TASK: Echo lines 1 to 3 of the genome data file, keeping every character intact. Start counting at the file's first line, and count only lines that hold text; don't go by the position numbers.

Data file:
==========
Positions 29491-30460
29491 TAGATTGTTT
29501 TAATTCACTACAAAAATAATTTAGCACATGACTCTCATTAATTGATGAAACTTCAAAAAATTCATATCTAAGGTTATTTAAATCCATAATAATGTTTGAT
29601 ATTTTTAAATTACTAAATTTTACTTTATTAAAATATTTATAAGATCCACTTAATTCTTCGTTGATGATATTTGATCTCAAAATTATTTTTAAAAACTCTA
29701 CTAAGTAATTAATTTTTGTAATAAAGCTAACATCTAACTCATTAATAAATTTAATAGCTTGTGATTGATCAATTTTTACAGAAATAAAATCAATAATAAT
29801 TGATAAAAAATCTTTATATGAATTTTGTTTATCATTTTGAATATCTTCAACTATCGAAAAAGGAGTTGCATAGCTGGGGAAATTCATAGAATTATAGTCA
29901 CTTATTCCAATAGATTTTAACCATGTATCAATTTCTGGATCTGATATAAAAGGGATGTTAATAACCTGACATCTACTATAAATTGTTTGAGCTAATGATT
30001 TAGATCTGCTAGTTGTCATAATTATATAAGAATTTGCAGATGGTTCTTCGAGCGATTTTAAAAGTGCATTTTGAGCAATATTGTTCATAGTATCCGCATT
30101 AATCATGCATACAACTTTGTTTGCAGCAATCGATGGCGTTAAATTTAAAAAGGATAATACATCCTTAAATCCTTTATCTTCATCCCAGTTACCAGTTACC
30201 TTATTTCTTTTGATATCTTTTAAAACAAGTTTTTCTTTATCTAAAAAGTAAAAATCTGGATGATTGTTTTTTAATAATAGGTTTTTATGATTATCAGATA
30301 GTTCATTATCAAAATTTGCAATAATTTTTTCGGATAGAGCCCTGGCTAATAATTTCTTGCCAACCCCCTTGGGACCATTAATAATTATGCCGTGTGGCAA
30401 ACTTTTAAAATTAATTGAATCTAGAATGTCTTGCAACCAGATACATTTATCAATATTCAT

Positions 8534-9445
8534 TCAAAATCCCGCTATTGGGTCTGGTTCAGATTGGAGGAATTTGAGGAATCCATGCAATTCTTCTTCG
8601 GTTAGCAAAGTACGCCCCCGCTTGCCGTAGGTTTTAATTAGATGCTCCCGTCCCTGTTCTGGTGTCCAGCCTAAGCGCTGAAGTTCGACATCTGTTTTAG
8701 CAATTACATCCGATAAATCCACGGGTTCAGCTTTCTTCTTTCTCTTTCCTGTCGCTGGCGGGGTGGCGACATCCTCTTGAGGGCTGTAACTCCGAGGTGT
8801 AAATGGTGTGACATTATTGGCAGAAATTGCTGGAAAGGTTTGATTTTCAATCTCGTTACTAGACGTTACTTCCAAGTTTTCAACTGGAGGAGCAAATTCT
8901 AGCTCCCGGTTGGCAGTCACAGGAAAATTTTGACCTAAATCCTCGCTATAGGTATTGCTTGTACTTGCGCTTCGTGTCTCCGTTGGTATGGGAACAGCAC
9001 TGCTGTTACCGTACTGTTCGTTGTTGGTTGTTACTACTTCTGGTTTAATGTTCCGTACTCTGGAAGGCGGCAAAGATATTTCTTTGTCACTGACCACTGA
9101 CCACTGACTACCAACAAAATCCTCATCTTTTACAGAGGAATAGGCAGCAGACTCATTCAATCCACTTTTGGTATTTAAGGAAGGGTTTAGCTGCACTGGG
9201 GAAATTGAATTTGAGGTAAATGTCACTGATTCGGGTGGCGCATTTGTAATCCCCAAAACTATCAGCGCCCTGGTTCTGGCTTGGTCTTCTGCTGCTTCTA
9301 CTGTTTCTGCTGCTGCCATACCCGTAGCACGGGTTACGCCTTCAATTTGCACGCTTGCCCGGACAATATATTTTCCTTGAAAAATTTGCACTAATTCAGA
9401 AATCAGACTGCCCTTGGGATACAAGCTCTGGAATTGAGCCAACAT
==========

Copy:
Positions 29491-30460
29491 TAGATTGTTT
29501 TAATTCACTACAAAAATAATTTAGCACATGACTCTCATTAATTGATGAAACTTCAAAAAATTCATATCTAAGGTTATTTAAATCCATAATAATGTTTGAT